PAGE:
Dotted Sea-slug (Peltodoris atromaculata)

Photo credit: Patricia Martin Cabrera

Review: Abdel Rahman El Gamal (Founder of the website)



The photo was taken in Granada (Spain)

Introduction: The species is a marine gastropod molluscs that belongs to the family Discodorididae, class Gastropoda and phylum Mollusca which has been known as Peltodoris atromaculata or sometimes reported as Discodoris atromaculata.

The Dotted Sea-Slug occurs in Mediterranean Sea and has been also observed on the Basque Coast & the Canary Islands in the nearby Atlantic Ocean and is especially found in dark and shady underwater areas at various depths. In particular, the species is usually found on the stony sponge on which it feeds exclusively.

Description: The Dotted Sea-Slug has an oval body and is easily recognized by its randomly distributed dark brown spots on a white background.  It is believed that these spots are clearly visible, probably have the function to signal to potential predators that the animal is not edible (aposematic coloration). When the animal is resting, the outline of his body is nearly circular and hard to the touch.  The average size is from 5 to 7 cm that can grow to approximately 12 cm in length.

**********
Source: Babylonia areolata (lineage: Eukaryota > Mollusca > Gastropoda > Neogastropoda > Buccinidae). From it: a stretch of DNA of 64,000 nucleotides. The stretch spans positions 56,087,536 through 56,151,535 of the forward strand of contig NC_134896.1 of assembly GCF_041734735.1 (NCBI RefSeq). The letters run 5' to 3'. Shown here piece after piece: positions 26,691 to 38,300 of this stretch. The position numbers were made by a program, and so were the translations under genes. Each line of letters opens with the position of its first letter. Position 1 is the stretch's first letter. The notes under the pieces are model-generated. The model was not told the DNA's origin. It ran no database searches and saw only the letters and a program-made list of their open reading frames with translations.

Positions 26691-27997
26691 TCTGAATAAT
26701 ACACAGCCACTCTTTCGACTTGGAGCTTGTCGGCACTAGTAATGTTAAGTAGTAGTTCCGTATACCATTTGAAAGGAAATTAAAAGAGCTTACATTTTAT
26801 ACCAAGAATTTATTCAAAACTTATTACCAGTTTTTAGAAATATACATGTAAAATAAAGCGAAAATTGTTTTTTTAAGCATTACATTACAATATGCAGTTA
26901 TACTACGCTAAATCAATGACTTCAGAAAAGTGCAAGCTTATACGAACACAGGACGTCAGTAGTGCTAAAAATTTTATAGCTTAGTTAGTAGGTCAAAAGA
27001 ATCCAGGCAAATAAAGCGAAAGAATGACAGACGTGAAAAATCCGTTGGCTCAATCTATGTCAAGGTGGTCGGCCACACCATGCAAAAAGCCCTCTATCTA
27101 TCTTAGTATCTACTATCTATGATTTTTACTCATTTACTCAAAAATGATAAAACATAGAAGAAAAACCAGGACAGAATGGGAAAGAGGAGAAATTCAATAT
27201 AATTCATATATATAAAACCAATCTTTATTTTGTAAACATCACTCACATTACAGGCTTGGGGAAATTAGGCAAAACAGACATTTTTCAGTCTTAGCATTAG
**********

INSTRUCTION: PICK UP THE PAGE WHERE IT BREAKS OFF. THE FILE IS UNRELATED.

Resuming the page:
Their simple and tiny eyes are able to discern little more than light and dark. The species has feather-like gills on the rear part of the body.  It has eight appendages on three branches and is used by the animal to breathe.  It also has also head-mounted sensory appendages enabling animals to smell and taste.

Feeding habits: The species feeds mainly on the sponge (Petrosia ficiformis) and accumulates natural chemical products, such as petroformynes, from the sponge and stores them in its bodies, rendering themselves distasteful to predators. Most species in the Discodorididae family are thought to feed at night on sponges, while during the day they search for dark areas or remain hidden under rocks.

Reproduction: Dotted sea-slugs are simultaneous hermaphroditic, which means that they have both male and female sex organs at the same time and can fertilize one another. After mating, sea slugs lay their spiral egg masses. Egg development can take between 5 and 50 days, depending on water temperature. Usually from eggs arise little planktonic larvae, called veliger, with shell, which will lose during metamorphosis, when they begin their benthonic life as adult.




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